Volkswagen Shifting Away From Diesels In Favor Of Hybrids


Expect hybrid powertrains to become more prevalent in the next few years for VW.

Volkswagen's reputation for diesel engines isn't exactly stellar right now after all the controversy over the ongoing Dieselgate scandal, so it perhaps isn't surprising that the company wants to steer away from the association. In the future, it wants to become a reputable maker of electric cars as part of VW's new I.D. range. Now it's looking like it wants to phase out its range of small diesel engines in favor of mild hybrids.


VW had previously planned to produce a range of 1.5-liter engines in both gasoline and diesel variants as a replacement for its current 1.6 TDI range, with the aim of initially fitting them to the 2018 Polo for its launch in Europe. In an interview with Autocar, VW's head of research and development Frank Welsch confirmed that development of the new 1.5-liter diesel has been halted in favor of a gasoline-electric hybrid system, as part of VW's increased focus on more fuel-efficient cars. Engineering costs are said to be a key factor that influenced VW's new hybrid powertrain strategy.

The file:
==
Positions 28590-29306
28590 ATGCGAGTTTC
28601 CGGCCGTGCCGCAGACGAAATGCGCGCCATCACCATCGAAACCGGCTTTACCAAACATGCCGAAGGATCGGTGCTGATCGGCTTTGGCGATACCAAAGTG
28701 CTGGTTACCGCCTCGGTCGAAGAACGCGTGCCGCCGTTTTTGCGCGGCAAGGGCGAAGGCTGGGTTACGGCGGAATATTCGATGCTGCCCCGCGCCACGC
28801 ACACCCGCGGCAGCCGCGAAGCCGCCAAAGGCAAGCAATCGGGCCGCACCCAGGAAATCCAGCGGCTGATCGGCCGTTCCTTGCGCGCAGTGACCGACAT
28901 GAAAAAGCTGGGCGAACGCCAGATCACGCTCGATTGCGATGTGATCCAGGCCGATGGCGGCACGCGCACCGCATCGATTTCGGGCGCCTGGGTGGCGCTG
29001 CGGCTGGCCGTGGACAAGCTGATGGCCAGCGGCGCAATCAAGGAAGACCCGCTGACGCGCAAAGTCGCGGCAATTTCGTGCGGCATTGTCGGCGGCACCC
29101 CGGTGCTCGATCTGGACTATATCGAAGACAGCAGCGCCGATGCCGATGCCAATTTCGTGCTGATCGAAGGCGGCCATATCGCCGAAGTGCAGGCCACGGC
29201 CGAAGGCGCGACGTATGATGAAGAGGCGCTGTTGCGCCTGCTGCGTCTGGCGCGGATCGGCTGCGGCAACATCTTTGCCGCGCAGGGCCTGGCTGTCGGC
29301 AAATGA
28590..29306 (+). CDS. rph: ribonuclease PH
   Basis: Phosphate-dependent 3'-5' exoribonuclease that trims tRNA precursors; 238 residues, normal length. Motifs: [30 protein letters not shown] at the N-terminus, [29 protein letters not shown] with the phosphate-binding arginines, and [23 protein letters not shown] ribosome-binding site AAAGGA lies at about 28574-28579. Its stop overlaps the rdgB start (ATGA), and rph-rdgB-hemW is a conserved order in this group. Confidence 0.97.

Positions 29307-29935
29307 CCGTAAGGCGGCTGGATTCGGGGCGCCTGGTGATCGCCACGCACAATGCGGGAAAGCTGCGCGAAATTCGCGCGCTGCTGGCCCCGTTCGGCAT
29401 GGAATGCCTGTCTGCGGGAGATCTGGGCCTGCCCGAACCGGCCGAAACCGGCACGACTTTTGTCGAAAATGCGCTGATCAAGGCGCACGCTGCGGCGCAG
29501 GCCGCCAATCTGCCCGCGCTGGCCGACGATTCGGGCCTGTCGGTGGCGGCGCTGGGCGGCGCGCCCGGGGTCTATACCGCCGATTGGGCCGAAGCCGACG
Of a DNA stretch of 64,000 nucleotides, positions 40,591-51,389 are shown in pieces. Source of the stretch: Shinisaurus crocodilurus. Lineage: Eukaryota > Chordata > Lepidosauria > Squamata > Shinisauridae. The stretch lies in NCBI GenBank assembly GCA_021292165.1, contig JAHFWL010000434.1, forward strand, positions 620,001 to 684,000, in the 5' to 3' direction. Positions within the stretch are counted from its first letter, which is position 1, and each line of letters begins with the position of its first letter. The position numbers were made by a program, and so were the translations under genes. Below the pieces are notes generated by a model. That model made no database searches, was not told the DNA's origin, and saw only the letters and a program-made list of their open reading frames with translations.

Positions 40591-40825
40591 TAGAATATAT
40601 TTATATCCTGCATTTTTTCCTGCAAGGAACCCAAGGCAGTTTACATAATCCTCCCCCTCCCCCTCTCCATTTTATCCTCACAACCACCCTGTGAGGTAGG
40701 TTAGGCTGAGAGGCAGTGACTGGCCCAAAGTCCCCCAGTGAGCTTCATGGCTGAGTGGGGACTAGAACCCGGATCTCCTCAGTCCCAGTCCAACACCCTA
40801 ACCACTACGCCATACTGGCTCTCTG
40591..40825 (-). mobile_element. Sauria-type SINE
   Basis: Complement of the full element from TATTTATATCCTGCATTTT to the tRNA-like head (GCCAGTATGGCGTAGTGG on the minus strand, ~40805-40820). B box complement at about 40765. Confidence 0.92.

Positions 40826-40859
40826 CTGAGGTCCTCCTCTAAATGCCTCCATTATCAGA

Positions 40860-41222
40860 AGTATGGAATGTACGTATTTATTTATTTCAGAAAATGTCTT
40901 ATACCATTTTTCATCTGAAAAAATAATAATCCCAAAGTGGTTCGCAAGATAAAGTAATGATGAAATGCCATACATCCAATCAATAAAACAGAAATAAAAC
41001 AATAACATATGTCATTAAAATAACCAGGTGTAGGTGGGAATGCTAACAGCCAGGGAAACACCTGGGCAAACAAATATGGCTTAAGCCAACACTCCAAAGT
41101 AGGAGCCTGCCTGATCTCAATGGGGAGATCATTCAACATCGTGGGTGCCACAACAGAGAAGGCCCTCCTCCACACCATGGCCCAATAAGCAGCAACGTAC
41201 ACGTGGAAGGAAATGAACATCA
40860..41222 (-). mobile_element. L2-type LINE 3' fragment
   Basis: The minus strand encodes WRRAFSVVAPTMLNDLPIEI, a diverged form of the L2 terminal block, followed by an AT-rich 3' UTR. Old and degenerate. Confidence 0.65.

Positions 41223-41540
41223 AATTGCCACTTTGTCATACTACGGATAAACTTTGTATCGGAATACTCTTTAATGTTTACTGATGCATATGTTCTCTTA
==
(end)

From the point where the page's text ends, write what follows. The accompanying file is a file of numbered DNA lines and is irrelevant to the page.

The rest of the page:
"The added cost is anything from 600 to 800 Euros in material costs just for the after-treatment system," Welsch told Autocar. "The after-treatment system is as expensive as the engine itself. To add a diesel in the Polo, it is 25 percent of the car itself." Increasingly strict emission and fuel efficiency regulations are also to blame. Due to this, Welsch believes that hybrid powertrains will become more prevalent in time. "In a time not so far away, people will go for petrol engines in combination with a mild hybrid," he said. "A mild hybrid, in the end, is cheaper and has the same CO2 (as a small capacity diesel) with a lot less NOx."

As for the current 1.6 TDI, Welsch expects it to remain on sale for the next "three to four years, maybe five," while production of the 1.4-liter diesel unit will also be discontinued. The popular 2.0 TDI, on the other hand, "has a great future," with a new generation coming "in one or one and half years."

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